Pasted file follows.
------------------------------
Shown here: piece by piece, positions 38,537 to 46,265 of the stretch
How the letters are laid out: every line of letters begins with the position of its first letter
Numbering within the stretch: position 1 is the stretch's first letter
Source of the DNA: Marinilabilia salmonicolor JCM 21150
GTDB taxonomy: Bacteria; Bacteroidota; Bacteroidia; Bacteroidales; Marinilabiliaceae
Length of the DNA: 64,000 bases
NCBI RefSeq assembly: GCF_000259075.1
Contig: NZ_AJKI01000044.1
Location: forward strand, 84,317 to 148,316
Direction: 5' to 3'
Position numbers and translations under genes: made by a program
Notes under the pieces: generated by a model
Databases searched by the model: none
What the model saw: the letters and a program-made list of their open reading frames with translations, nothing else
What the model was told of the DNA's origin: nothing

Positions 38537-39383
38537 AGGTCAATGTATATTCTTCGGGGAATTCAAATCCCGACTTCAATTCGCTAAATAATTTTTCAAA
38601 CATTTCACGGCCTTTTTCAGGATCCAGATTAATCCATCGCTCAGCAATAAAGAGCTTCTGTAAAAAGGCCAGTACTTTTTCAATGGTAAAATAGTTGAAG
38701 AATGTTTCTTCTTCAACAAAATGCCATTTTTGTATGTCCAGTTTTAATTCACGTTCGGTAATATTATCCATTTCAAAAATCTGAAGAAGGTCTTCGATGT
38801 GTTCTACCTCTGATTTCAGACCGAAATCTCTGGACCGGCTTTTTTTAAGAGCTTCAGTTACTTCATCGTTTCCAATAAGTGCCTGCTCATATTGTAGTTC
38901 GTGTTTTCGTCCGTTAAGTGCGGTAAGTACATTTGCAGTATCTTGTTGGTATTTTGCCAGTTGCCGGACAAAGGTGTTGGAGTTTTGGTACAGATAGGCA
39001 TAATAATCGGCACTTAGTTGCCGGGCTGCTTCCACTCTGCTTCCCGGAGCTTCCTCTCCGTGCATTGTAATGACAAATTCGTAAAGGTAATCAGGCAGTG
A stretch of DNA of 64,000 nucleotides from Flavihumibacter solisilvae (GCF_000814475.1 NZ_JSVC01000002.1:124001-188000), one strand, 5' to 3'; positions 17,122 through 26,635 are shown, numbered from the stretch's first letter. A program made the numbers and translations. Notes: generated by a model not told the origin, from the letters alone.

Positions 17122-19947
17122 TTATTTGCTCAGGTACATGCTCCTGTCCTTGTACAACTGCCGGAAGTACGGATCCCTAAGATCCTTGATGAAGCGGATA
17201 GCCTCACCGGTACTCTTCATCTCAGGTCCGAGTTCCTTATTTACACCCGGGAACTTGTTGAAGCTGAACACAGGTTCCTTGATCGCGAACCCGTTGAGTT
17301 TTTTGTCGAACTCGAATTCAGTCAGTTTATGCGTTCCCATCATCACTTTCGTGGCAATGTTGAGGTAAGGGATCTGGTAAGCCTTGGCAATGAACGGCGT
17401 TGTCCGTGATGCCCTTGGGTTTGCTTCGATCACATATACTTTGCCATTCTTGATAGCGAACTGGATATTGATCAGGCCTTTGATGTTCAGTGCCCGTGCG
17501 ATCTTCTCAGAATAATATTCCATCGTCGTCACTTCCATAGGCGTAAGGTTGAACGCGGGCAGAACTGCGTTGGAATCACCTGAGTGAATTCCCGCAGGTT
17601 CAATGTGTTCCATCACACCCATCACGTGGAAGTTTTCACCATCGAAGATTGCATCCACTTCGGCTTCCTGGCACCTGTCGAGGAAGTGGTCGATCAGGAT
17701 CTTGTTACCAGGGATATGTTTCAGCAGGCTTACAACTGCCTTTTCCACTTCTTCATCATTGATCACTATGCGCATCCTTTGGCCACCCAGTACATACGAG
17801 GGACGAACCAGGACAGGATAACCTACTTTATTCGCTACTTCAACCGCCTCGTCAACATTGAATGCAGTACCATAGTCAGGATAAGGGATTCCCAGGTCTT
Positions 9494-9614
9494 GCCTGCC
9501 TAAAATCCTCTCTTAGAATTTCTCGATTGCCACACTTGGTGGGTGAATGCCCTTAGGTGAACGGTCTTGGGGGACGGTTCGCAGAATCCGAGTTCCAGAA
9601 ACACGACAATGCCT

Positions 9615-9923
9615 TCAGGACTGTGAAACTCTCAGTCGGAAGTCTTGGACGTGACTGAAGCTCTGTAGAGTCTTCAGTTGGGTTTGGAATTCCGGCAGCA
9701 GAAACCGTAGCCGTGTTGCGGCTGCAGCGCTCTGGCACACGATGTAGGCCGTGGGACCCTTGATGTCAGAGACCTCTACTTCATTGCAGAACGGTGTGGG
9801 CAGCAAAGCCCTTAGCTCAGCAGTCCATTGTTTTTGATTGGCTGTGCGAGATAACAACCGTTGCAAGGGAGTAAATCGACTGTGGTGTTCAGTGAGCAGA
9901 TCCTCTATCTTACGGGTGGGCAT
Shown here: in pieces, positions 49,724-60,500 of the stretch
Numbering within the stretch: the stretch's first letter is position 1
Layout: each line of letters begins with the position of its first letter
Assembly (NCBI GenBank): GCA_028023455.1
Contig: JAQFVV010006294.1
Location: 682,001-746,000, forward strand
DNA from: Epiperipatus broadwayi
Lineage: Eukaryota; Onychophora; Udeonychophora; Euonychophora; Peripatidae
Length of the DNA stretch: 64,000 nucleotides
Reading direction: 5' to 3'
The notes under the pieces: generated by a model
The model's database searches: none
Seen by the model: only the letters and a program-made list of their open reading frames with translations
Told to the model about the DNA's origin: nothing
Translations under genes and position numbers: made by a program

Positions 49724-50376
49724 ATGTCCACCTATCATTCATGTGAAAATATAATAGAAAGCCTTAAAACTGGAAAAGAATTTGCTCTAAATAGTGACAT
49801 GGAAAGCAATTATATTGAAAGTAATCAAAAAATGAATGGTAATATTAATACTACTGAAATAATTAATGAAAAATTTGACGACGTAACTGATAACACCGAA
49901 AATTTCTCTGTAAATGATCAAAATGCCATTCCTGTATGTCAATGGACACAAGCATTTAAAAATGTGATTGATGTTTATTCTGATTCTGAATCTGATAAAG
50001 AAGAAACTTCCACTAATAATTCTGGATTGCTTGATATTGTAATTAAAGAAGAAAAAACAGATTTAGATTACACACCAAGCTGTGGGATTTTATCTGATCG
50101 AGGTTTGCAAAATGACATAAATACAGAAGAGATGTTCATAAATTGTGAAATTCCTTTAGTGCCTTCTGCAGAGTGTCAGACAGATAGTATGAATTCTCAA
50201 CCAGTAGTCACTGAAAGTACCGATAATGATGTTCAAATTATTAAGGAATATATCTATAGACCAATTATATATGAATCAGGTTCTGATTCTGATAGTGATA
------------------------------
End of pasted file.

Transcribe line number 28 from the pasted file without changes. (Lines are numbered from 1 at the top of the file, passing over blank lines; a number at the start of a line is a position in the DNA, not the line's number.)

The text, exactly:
17401 TGTCCGTGATGCCCTTGGGTTTGCTTCGATCACATATACTTTGCCATTCTTGATAGCGAACTGGATATTGATCAGGCCTTTGATGTTCAGTGCCCGTGCG